New regulations hit expat Danes returning with non-EU spouses – The Post

New regulations hit expat Danes returning with non-EU spouses

As expected, EU ruling on 26-year exception to attachment rule creating problems

If you’re not Royal, it might be a problem bringing a foreign spouse into Denmark (photo: Holger Motzkau)
April 24th, 2017 12:32 pm| by Stephen Gadd
Facebooktwittergoogle_pluspinterestmail

New regulations make it more difficult for returning Danes to bring foreign spouses back with them, and the first rejection of family reunification under this law has already taken place.

Last summer, a decision from the Court of Human Rights forced the Danish government to remove the so-called 26-year-rule, which made it possible for Danes living abroad to return with a foreign spouse, even though they had started a family abroad.

Now, everybody has to fulfil the same criteria, whereby the authorities refuse family reunification if the couple are judged to have a greater attachment to another country.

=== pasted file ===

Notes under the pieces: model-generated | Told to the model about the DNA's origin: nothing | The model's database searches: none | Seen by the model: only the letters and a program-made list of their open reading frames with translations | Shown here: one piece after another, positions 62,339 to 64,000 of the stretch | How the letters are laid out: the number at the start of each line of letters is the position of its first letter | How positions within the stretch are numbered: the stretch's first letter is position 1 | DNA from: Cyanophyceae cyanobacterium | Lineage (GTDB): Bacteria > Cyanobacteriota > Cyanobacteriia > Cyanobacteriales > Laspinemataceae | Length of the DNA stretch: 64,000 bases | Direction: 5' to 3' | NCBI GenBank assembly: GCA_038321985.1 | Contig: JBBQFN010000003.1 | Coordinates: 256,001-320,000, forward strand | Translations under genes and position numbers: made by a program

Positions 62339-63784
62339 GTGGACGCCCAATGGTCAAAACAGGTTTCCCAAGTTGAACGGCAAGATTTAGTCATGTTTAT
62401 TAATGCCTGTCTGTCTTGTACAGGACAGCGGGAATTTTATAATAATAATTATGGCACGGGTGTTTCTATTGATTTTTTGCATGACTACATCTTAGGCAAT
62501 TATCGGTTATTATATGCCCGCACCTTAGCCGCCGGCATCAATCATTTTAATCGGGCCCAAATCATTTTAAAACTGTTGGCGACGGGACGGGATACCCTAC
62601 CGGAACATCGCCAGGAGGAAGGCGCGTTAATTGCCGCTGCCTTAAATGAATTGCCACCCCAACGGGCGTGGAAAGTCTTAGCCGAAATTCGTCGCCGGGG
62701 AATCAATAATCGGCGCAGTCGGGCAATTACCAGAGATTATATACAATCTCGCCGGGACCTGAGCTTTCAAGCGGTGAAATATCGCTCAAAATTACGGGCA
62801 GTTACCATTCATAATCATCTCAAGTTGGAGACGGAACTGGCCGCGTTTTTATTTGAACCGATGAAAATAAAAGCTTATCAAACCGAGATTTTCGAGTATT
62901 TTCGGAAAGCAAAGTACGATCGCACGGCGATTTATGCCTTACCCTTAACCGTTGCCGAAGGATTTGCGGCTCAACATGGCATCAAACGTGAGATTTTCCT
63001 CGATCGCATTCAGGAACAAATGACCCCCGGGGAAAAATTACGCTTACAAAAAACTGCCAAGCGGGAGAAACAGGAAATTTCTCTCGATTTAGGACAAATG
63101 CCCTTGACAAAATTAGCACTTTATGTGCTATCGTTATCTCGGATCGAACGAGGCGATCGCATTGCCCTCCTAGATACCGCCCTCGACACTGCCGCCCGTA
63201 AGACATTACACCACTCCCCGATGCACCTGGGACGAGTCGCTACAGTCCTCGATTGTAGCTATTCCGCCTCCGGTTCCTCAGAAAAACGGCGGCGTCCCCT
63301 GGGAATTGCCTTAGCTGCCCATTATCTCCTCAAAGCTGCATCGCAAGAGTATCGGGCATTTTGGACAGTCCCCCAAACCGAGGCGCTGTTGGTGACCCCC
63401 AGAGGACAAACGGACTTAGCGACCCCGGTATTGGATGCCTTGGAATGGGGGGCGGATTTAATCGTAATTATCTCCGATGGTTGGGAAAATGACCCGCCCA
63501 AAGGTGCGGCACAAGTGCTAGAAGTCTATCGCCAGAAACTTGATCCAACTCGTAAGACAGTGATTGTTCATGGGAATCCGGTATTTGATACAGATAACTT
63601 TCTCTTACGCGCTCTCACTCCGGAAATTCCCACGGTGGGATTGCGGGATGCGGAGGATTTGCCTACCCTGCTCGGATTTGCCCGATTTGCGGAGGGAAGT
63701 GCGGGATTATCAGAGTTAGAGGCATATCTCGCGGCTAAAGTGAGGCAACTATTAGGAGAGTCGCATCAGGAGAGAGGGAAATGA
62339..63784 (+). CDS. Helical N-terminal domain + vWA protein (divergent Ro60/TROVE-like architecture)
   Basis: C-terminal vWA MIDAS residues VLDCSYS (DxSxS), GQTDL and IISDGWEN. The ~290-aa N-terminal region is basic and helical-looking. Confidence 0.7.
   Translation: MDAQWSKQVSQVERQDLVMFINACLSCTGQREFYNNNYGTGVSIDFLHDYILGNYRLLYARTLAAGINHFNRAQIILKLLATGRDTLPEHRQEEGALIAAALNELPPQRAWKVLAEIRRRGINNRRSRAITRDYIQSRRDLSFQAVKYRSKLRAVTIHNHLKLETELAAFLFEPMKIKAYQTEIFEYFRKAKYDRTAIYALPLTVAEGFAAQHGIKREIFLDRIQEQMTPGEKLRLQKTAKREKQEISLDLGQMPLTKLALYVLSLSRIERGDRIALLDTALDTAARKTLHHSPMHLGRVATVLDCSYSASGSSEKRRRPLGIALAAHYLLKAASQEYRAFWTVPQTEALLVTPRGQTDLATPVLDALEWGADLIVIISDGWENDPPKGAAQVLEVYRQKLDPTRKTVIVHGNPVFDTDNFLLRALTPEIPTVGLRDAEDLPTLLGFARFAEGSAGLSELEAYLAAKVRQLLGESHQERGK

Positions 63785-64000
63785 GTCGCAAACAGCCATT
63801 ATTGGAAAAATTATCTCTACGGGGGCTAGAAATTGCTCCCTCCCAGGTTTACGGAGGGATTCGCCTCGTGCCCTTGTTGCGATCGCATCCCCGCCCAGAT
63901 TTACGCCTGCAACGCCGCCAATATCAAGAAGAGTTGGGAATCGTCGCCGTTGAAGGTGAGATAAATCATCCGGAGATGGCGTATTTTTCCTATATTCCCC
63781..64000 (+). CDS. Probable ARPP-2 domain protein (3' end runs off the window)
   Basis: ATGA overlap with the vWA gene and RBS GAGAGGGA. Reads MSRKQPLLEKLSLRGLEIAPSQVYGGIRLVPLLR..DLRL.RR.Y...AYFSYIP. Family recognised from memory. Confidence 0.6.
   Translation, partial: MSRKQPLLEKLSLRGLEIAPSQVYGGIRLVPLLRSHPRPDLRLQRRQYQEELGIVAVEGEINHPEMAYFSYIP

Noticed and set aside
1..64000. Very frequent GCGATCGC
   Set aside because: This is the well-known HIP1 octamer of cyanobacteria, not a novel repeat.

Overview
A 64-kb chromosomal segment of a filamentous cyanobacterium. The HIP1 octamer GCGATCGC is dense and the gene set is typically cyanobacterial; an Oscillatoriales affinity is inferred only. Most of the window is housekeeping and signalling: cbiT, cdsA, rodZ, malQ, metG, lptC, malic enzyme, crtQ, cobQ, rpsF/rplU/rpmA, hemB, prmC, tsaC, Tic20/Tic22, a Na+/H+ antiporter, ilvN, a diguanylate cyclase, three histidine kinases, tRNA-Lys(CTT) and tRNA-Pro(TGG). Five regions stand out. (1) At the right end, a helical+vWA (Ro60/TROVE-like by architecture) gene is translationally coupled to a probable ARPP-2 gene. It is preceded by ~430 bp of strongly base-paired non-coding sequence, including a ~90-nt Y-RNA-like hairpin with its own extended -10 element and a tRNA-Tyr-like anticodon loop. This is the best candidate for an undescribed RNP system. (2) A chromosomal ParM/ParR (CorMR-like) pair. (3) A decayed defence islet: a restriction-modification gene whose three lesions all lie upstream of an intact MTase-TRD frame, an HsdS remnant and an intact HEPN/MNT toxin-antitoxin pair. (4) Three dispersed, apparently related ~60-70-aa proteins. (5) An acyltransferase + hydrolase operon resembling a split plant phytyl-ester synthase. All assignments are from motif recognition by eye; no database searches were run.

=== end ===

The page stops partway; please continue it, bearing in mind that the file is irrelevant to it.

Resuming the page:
READ ALSO: Record number of marriages with foreigners

Astro-physicist Uffe Hellsten returned home last year with his highly-educated American wife and the couple’s two children, who are Danish citizens. His wife has subsequently been ordered to leave the country, latest by June 10.

Lars Kyhnau Hansen, a spokesperson for Marriages without Borders, says that he’s received a lot of enquiries from worried Danes abroad with spouses who are not EU citizens.

“Doubt and uncertainty are the worst problem. We can reassure some of them and say that they probably fulfil the attachment requirements – but not all,” Hansen told Jyllands-Posten newspaper.

Minimising the damage
The government is trying to limit the damage by tabling a law which is expected to be passed in May. This will exempt highly-paid Danes from the attachment requirements

However, that won’t help the self-employed, pensioners and people on lower incomes, Anne Marie Dalgaard, secretary general of Danes Worldwide, says.

She points out that there are about 200,000 Danes living abroad and up to 10,000 of them could potentially have problems even after the new legislation.